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Your Environment. Your Health.

Jagged Graphene can Slice into Cell Membranes

cell diagram

The bottom corner of a piece of graphene penetrates a cell membrane. Rough edges and sharp corners can make graphene dangerous to human cells.
(Photo courtesy of Kane lab at Brown University)

Researchers from Brown University, including Superfund Research Program (SRP) grantees Robert Hurt, Ph.D., and Agnes Kane, Ph.D, have shown how tiny graphene microsheets could be big trouble for human cells.

The research shows that sharp corners and jagged protrusions along the edges of graphene sheets can easily pierce cell membranes. After the membrane is pierced, an entire graphene sheet can be pulled inside the cell where it may disrupt normal function. The new insight may be helpful in finding ways to minimize the potential toxicity of graphene, said Kane.

Discovered about a decade ago, graphene is a sheet of carbon just one atom thick. It is incredibly strong despite being so thin and has remarkable electronic, mechanical, and photonic properties. Commercial applications in small electronic devices, solar cells, batteries, and even medical devices are in development. However, not much is known about what effect these materials might have if they get inside the body either during the manufacturing process or during a product’s lifecycle.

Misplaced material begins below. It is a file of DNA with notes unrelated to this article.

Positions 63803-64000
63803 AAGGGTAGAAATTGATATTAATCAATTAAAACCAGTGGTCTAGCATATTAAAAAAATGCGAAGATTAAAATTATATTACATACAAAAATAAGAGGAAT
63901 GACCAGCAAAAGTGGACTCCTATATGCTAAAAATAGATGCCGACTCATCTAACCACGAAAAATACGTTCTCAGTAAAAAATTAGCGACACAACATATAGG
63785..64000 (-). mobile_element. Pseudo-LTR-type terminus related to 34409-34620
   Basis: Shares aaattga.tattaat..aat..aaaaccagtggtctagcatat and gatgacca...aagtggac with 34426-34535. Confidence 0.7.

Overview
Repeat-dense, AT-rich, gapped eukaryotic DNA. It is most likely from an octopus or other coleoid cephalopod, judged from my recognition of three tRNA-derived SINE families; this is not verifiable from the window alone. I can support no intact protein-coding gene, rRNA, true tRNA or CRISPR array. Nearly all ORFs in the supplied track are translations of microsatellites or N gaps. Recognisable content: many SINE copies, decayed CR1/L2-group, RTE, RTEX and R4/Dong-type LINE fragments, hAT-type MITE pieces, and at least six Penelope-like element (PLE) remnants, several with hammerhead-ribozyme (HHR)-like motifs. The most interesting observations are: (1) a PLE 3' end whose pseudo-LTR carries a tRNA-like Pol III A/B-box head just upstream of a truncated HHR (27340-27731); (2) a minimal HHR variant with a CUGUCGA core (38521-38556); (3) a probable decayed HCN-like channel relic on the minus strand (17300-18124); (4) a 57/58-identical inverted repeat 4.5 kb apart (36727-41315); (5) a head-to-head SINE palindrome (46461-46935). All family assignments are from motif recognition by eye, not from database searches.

“At a fundamental level, we want understand the features of these materials that are responsible for how they interact with cells,” Kane said. “If there’s some feature that is responsible for its toxicity, then maybe the engineers can engineer it out.”

The findings were published online July 9 in Proceedings of the National Academy of Sciences . For more information about the research, visit the Brown University News Page .

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